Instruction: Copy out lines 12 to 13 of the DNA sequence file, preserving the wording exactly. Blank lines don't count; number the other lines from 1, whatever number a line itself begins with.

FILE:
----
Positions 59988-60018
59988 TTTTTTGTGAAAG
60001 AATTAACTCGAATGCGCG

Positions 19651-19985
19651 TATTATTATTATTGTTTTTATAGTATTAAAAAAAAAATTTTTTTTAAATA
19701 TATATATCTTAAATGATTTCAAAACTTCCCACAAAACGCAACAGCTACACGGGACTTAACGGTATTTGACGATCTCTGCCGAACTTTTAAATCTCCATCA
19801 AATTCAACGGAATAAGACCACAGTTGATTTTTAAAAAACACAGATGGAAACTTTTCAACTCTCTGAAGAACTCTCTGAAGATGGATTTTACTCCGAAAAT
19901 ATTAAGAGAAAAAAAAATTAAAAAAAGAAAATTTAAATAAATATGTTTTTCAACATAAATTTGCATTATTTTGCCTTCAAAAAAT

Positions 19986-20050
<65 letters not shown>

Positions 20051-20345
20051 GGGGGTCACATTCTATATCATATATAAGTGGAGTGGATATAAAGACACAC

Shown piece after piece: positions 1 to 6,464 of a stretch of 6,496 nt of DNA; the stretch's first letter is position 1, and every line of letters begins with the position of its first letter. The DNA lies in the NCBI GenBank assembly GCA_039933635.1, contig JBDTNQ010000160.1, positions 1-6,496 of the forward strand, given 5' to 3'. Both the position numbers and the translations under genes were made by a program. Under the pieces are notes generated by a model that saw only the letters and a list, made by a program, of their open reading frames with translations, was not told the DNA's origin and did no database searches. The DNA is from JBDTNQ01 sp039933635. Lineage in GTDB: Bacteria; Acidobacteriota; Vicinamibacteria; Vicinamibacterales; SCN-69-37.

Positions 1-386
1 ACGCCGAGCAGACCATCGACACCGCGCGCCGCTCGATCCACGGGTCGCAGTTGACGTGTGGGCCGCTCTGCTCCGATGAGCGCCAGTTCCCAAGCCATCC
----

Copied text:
20051 GGGGGTCACATTCTATATCATATATAAGTGGAGTGGATATAAAGACACAC

Shown piece after piece: positions 1 to 6,464 of a stretch of 6,496 nt of DNA; the stretch's first letter is position 1, and every line of letters begins with the position of its first letter. The DNA lies in the NCBI GenBank assembly GCA_039933635.1, contig JBDTNQ010000160.1, positions 1-6,496 of the forward strand, given 5' to 3'. Both the position numbers and the translations under genes were made by a program. Under the pieces are notes generated by a model that saw only the letters and a list, made by a program, of their open reading frames with translations, was not told the DNA's origin and did no database searches. The DNA is from JBDTNQ01 sp039933635. Lineage in GTDB: Bacteria; Acidobacteriota; Vicinamibacteria; Vicinamibacterales; SCN-69-37.